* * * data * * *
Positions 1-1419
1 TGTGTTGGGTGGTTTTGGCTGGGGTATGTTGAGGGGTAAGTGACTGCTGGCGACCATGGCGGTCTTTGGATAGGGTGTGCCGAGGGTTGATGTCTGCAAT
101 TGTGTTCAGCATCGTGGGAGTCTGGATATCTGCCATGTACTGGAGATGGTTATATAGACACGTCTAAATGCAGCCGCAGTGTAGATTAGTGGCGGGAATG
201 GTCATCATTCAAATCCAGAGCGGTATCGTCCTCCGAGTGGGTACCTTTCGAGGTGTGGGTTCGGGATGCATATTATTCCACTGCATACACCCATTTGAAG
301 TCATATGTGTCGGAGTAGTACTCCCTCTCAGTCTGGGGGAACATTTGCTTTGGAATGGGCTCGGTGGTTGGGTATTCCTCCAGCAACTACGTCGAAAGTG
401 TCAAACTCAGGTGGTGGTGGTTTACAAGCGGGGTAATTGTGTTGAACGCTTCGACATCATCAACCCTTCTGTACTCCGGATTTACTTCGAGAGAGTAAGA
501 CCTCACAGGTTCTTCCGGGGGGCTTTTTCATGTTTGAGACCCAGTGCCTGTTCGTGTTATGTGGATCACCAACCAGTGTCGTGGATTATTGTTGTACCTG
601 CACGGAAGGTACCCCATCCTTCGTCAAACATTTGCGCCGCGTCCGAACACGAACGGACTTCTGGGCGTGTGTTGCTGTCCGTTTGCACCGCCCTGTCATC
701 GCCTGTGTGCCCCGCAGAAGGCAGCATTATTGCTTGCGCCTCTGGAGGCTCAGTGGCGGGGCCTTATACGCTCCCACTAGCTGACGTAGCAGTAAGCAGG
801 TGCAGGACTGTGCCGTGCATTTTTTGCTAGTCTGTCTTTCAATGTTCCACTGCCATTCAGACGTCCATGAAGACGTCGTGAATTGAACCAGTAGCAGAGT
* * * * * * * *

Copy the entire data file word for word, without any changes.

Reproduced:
Positions 1-1419
1 TGTGTTGGGTGGTTTTGGCTGGGGTATGTTGAGGGGTAAGTGACTGCTGGCGACCATGGCGGTCTTTGGATAGGGTGTGCCGAGGGTTGATGTCTGCAAT
101 TGTGTTCAGCATCGTGGGAGTCTGGATATCTGCCATGTACTGGAGATGGTTATATAGACACGTCTAAATGCAGCCGCAGTGTAGATTAGTGGCGGGAATG
201 GTCATCATTCAAATCCAGAGCGGTATCGTCCTCCGAGTGGGTACCTTTCGAGGTGTGGGTTCGGGATGCATATTATTCCACTGCATACACCCATTTGAAG
301 TCATATGTGTCGGAGTAGTACTCCCTCTCAGTCTGGGGGAACATTTGCTTTGGAATGGGCTCGGTGGTTGGGTATTCCTCCAGCAACTACGTCGAAAGTG
401 TCAAACTCAGGTGGTGGTGGTTTACAAGCGGGGTAATTGTGTTGAACGCTTCGACATCATCAACCCTTCTGTACTCCGGATTTACTTCGAGAGAGTAAGA
501 CCTCACAGGTTCTTCCGGGGGGCTTTTTCATGTTTGAGACCCAGTGCCTGTTCGTGTTATGTGGATCACCAACCAGTGTCGTGGATTATTGTTGTACCTG
601 CACGGAAGGTACCCCATCCTTCGTCAAACATTTGCGCCGCGTCCGAACACGAACGGACTTCTGGGCGTGTGTTGCTGTCCGTTTGCACCGCCCTGTCATC
701 GCCTGTGTGCCCCGCAGAAGGCAGCATTATTGCTTGCGCCTCTGGAGGCTCAGTGGCGGGGCCTTATACGCTCCCACTAGCTGACGTAGCAGTAAGCAGG
801 TGCAGGACTGTGCCGTGCATTTTTTGCTAGTCTGTCTTTCAATGTTCCACTGCCATTCAGACGTCCATGAAGACGTCGTGAATTGAACCAGTAGCAGAGT